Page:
It was a nice trip, the 3 hours or so to South Haven and we tied up at the Municipal marina amongst a group of Loopers, including JET STREAM and NEXT TO ME, who we had encountered before. On other looper was KAREN ANN who were on the last day of their 3 year Loop and would cross their wake in Michigan City the next day. We had cocktails together at the marina meeting room and later walked around the township looking for some place to eat that could take a party of 10, finally coming back to the pub nearest the marina afetr being turned away by several others - including the one FURTHEST from the marina.

I did call my CBP officer in the afternoon and he seemed quite pleased to tell me that I was now out of his jurisdiction in Grand Rapids and in future I need to report to Chicago CBP. That should be fun.

This marina has loan bikes and we took a ride on them the first day we arrived. The are fitted with "Cloud 9" seats and I found that I could ride for hours without the excrutiating pain inflicted by our foldup bike. As an experiment I "borrowed" one of the seats and exchanged it for ours and found it made the bike eminently rideable. So the next day I (painfully) rode it to Walmart, 2 miles away, and tried a number of seats before selecting a Schwinn comfort seat for $21.99 which took me back to the boat painlessly. I since found out that the local bike shop has the Cloud 9 seats for $34.99, but this one is a reasonable substitute. Carolyn also found the full size bike far more user friendly and we will get her one at some stage and learn to cope with the storage issue.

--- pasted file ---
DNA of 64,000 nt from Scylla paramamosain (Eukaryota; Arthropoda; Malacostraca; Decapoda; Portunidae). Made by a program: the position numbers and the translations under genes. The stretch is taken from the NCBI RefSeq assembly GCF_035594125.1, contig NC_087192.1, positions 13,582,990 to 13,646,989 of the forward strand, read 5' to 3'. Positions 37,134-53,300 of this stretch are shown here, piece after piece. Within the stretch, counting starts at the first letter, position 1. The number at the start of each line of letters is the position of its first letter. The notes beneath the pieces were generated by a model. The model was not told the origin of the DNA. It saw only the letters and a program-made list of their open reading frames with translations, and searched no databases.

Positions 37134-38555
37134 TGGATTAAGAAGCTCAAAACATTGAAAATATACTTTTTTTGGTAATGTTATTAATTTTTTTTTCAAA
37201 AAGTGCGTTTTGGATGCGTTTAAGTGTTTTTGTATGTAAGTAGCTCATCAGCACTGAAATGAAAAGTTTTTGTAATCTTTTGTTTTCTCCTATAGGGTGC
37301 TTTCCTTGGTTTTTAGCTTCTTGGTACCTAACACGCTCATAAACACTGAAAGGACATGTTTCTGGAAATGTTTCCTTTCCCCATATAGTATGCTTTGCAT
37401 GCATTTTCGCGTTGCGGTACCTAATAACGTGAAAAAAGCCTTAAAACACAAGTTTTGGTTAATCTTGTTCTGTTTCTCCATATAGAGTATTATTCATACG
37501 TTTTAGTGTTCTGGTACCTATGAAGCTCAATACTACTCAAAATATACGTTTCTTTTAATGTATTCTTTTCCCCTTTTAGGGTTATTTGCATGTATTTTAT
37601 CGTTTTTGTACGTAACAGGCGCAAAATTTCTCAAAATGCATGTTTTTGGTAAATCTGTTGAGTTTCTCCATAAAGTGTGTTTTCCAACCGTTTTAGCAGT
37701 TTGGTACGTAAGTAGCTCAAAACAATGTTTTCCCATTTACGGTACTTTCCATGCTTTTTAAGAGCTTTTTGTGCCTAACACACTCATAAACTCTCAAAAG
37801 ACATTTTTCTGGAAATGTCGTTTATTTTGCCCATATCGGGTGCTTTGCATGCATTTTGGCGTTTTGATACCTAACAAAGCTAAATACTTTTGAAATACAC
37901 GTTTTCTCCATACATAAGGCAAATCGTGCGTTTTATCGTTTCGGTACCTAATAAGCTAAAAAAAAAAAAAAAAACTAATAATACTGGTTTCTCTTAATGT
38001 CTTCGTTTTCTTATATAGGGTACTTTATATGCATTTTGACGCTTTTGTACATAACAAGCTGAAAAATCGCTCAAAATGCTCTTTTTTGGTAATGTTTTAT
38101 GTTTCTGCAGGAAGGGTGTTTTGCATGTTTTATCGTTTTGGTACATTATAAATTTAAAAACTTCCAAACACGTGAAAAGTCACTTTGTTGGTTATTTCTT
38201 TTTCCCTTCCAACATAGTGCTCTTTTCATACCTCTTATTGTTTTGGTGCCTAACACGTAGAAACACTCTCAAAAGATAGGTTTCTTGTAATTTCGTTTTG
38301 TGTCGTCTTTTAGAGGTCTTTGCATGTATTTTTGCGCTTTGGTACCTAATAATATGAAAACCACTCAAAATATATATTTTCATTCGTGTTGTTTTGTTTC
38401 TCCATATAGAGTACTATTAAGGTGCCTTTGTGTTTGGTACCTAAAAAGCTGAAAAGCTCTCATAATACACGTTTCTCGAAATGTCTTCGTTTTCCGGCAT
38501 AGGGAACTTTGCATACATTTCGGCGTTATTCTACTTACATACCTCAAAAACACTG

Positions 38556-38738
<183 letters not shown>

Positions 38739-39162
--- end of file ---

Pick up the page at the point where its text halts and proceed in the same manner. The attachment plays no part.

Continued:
We decided to stay another day and while strolling around town I stopped at an Auto shop for a browse. While I was there I asked if they sold crimping tools that would do #8 wire, which is what I need to finish the mods to the DC system. The only pair he had were his own, which he had just bought,  and he offered to lend them to me. Not knowing when I might be able to do it, I figured I would need to buy them. Turns out they cost $25.43 to replace so he sold me his and ordered a replacement for himself. I took another look at what needs to be done on Stan and have figure that if I take off the exhaust pipe, I should be able to reach the starter motor and disconnect the wire, then pull it through from the front of the engine to reach the charging isolators. Since this proceedure will imobilise the boat until completed, I need to be sure that it can be done before I start and that help is handy if anything goes wrong - so I will leave it until we are somewhere a little more populated.

So here's we we are at the moment, and today we will head down to St Joseph where we understand there is cheap(er) fuel
Bye for now

Sunday, 19 August 2012

Leaving Muskegon

As you can see, we have been here quite some time - mainly waiting for the parts from Amazon, which took much longer to arrive than expected. In the meantime, we had shopped around getting switches, wiring, and terminals from West Marine (where I was able to use their crimping tool for larger cables),  and a couple of Deep Cycle batteries from Sam's Club to replace the staring batteries in the "house" system. We also got a new folding bike for Carolyn: